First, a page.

voters gave the GOP control of the Senate in addition to the House of Representatives. Republicans see this as a mandate to change things in



SEN. JONI ERNST, (R) IOWA: Americans have been hurting. But when we demanded solutions too often, Washington responded with the same stale

mindset that led to failed policies like Obamacare. It`s a mindset that gave us political talking points, not serious solutions.

Congress is back to work on your behalf, ready to make Washington focus on your concerns again.

We know America faces big challenges, but history has shown there`s nothing our nation and our people can`t accomplish.


AZUZ: See if you can I.D. me. I`m a Middle Eastern country that was once part of the Ottoman Empire. My border countries are Oman and Saudi Arabia.

I`m where you`ll find the famous and historic port city, Aden. I`m Yemen, a republic currently in the middle of political turmoil.

That`s because it`s unclear who`s in charge. Yesterday, a Yemeni government officials said the country`s president had no control, that

there had been a coup, a sudden change in government by force. Politics and religion factor in the Yemen`s unrest. Last year, a group of militants

called Houthis, swept into the Yemeni capital.

The Houthis are Shiite Muslims, a branch of Islam that`s a minority in Yemen. They feel that the Sunni Muslim, majority hasn`t been fair to them.

Battles began between Houthis and Yemeni government troops, hundreds have died, a ceasefire declared last September fell apart last weekend.

International officials are concerned about what happens in Yemen because instability can benefit terrorists, like al Qaeda in the Arabian Peninsula.

It`s based in Yemen and it`s said it carried out the recent murders at a French satire magazine.

On yesterday`s transcript page at, we got a roll call request from Central Europe, and that`s where we are starting today.

Ostrava is the city in the Czech Republic. We are happy to announce the first international school of Ostrava is watching.

Stateside, we`ve got Central Middle School on hour map. This one`s in Burlington, Illinois, the home of the Comets. And in the lone star state,

the city of Midland, Texas, hello to the Bulldogs. Midland Freshman High School is on our roll.

Strep throat, bronchitis, ear infection, pink eye. Two things they all have in common: one, they are no fun, two, they can often be treated with

antibiotics. But every year in the U.S. at least 2 million people get bacterial infections that normal antibiotics don`t kill. So, the discovery

of a new one that could possibly kill off superbugs is exciting news in medicine.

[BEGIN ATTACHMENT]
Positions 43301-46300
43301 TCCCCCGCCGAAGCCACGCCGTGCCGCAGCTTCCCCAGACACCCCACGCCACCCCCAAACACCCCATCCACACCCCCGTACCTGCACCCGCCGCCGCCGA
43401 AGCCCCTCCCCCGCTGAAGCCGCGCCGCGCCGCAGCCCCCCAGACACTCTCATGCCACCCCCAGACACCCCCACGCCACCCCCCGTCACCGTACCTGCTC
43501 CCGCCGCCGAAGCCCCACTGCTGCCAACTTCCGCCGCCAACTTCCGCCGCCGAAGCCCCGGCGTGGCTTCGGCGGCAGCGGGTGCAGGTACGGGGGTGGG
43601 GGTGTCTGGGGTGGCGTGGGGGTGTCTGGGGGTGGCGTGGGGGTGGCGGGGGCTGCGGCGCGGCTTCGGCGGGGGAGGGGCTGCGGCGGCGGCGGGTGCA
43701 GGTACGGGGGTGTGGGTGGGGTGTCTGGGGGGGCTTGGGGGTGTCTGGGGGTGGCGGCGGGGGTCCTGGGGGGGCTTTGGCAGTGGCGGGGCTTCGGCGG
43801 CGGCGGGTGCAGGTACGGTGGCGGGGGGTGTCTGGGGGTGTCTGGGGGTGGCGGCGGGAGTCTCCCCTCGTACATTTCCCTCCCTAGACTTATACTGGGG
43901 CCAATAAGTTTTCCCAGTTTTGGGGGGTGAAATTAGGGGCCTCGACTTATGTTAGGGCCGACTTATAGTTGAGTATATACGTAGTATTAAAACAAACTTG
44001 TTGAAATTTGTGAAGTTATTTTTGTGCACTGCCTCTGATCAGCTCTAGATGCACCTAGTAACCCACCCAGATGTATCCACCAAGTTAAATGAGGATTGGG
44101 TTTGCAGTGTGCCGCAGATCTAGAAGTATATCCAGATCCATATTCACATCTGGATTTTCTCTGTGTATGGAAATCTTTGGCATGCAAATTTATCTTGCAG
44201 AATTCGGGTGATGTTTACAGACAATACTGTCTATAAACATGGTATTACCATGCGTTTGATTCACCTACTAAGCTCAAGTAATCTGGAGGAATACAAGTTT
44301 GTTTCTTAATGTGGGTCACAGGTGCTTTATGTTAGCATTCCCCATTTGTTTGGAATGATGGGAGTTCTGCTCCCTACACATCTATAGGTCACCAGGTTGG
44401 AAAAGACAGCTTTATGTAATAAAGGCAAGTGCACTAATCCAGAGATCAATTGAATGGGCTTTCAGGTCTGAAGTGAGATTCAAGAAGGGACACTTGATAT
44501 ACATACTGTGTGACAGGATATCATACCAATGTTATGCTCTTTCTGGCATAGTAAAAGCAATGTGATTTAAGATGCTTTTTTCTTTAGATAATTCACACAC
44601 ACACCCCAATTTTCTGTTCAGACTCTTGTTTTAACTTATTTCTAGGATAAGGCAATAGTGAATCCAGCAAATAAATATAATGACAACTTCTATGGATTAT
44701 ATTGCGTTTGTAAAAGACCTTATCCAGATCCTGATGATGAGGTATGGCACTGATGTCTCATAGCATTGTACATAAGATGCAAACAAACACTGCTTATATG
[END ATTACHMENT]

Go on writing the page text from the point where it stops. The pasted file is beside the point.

UNIDENTIFIED MALE: There are a lot of bacteria out there, and it can cause a lot of scary diseases. Doctors fight this bad bacteria with antibiotics

like penicillin, the first one.

It was discovered by accident when Sir Alexander Fleming left a plate of staphylococcus uncovered and later found that a mold had grown killing the

bacteria which is basically (INAUDIBLE) antibiotics today.

He placed microbes in a petri and see if they target staph bacteria. Of all naturally occurring microbes, it`s reported that only about one percent

can be grown in laboratories, which is one of the reasons we haven`t found a new one in such a long time.

Bacteria breeds fast, which means they can evolve fast and become resistant to antibiotics, becoming superbugs, like MRSA.

So, the new antibiotics that was discovered, Teixobactin, is revolutionary for how they found it. Researchers replaced the petri with the special

device, the Ichip, taking it out of the lab and sticking in the mud, given it access to gather 99 percent of microbes in the environment. After

screening 10,000 bacteria, it found an unknown microbe, (INAUDIBLE), and this microscopic creature is what makes the new antibiotic.

Initial research shows that Teixobactin has cured some ear infections in mice with no side effects, but it still will take years to know whether

Teixobactin is safe for humans.


AZUZ: If the penny saved is a penny earned, an 81-year old Penny Pincher has earned himself a small fortune.

He started savings his pennies back in 1952 and just this year he decided to see what they were worth. He took 500 pounds of pennies to the bank and

after an hour of counting them using machines the bank tallied up 81,600 pennies or 816 bucks. The man has more at home and won`t stop saving them.

He says old habits are hard to break.

And after all that, who`d want to change. It wouldn`t make sense. Saving and earning are two things he`d been linking so long that pros outweigh the

cons. If I had a penny for every bad pan I made, I could bank a one shiny financial future.

I`m Carl Azuz for CNN STUDENT NEWS.